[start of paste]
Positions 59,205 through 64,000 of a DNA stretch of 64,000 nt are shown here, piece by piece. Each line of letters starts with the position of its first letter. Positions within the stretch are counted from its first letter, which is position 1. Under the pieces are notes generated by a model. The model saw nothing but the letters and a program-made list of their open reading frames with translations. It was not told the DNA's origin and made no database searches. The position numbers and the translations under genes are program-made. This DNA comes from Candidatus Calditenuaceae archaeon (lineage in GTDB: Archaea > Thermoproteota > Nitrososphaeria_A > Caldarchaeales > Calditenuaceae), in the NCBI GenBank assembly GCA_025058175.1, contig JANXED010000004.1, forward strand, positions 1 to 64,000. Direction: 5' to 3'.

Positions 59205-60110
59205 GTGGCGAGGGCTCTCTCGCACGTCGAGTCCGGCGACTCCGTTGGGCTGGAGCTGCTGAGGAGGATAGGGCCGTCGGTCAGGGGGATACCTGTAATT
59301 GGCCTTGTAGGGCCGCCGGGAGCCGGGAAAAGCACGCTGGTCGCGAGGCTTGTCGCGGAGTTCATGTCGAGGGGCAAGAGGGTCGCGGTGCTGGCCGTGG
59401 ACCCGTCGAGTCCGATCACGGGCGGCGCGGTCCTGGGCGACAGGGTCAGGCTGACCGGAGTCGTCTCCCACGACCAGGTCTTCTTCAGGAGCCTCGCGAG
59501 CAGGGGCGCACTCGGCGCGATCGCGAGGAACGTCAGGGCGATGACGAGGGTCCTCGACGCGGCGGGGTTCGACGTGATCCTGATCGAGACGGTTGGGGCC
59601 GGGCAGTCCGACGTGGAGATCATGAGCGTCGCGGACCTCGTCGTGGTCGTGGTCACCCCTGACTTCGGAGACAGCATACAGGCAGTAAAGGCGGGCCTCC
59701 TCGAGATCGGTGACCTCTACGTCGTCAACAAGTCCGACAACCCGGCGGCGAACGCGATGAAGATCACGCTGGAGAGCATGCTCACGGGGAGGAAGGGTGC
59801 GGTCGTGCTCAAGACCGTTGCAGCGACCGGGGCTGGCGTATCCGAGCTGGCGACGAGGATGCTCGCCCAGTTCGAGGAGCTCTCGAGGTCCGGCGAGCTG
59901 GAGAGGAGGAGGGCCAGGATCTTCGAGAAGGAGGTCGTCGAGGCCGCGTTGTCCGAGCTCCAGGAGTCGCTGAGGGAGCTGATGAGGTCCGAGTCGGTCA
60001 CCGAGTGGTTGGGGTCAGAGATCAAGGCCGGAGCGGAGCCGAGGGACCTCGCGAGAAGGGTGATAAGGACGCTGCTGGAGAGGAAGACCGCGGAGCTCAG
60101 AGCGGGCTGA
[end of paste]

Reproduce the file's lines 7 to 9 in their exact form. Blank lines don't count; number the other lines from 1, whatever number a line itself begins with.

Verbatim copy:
59601 GGGCAGTCCGACGTGGAGATCATGAGCGTCGCGGACCTCGTCGTGGTCGTGGTCACCCCTGACTTCGGAGACAGCATACAGGCAGTAAAGGCGGGCCTCC
59701 TCGAGATCGGTGACCTCTACGTCGTCAACAAGTCCGACAACCCGGCGGCGAACGCGATGAAGATCACGCTGGAGAGCATGCTCACGGGGAGGAAGGGTGC
59801 GGTCGTGCTCAAGACCGTTGCAGCGACCGGGGCTGGCGTATCCGAGCTGGCGACGAGGATGCTCGCCCAGTTCGAGGAGCTCTCGAGGTCCGGCGAGCTG